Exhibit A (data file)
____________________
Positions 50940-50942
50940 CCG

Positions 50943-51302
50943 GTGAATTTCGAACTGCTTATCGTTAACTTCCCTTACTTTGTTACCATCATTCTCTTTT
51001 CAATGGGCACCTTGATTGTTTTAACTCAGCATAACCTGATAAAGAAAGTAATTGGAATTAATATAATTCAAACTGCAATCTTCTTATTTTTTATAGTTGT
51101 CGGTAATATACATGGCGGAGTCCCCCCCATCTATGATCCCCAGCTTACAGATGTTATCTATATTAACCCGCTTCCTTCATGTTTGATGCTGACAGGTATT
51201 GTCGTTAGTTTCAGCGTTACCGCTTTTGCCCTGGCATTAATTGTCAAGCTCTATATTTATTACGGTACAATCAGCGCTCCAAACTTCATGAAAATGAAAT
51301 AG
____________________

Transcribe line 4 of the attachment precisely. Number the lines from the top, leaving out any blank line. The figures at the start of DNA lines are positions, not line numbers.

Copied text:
50943 GTGAATTTCGAACTGCTTATCGTTAACTTCCCTTACTTTGTTACCATCATTCTCTTTT